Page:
Craft CMS and JAMstack

September 26, 2019 7 min read

guillotine illustration detail

Guillotine illustration detail courtesy of Bibliothèque nationale de France.

JAMstack is the Beatles.

At Dot All we clutched our hearts, outstretched our hands, and jumped around screaming and crying as JAMstack filled the air.1

You probably heard about that already, and if not you might want to start with an excellent summary by Matt Gray or Ben Croker.

I'd like to clarify how headless Craft, serverless architecture, GraphQL and JAMstack relate and how they could play a part in however you build web projects.

Before that, Marion made a point on the devMode podcast that's worth repeating: Craft is not forcing you to change anything. If you build sites happily and productively with Twig, you can keep right on doing that and enjoy the exciting stuff that's coming in Craft 4. This headless, JAMstack-centric business is opt-in only and not something that requires you to change the way you work.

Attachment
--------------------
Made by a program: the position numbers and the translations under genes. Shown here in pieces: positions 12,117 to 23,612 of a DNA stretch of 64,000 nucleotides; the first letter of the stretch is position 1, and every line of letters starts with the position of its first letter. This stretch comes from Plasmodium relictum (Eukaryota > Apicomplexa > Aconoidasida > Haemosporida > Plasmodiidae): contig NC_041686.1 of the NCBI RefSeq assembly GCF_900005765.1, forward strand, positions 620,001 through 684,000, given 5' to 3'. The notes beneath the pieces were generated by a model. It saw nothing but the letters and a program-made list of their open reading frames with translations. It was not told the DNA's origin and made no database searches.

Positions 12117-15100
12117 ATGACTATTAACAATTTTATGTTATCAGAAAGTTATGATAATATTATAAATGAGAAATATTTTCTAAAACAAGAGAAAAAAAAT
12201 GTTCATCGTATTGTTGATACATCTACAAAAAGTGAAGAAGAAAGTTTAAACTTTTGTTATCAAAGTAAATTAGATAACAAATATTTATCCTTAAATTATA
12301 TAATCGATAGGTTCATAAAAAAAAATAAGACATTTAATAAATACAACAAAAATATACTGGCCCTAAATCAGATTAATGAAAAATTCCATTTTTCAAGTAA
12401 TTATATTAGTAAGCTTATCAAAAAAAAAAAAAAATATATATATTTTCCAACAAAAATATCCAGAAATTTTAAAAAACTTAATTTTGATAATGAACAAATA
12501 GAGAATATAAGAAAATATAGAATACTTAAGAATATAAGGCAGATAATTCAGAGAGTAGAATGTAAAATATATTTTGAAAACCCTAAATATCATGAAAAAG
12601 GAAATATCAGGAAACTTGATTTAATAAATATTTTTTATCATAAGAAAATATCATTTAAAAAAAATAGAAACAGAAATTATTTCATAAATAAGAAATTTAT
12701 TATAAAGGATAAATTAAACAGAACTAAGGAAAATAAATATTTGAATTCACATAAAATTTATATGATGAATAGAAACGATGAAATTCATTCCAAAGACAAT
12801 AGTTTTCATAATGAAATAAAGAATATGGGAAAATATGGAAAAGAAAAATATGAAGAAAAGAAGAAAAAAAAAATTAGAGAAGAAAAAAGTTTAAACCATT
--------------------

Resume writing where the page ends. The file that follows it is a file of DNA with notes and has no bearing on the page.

My Interest in JAMstack

I've been building modestly-sized, headful Craft sites for years, and I'd like to build sites statically without any compromise for content authors. My clients shouldn't have to suddenly do without Live Preview or lose control over exactly when they publish updates. My technical interest comes down to hosting and building with components. I'd like to...

  • stop provisioning, maintaining and supporting servers
  • dramatically reduce hosting costs while improving performance, uptime, and security
  • deploy static sites built with Vue, React, or Svelte (using projects like Gridsome, Gatsby or Sapper)
  • take advantage of component-centric tools like Storybook and Figma to design and document work with greater clarity

I haven't made that my new normal yet, but as of Craft 3.3 the major pieces are all there to be assembled. I'm pretty sure that's what we're all excited about.

But let's sort out what these things mean. They seem to have arrived all at once, and it's easy to confuse the pieces and how they fit together.

Headless != JAMstack != GraphQL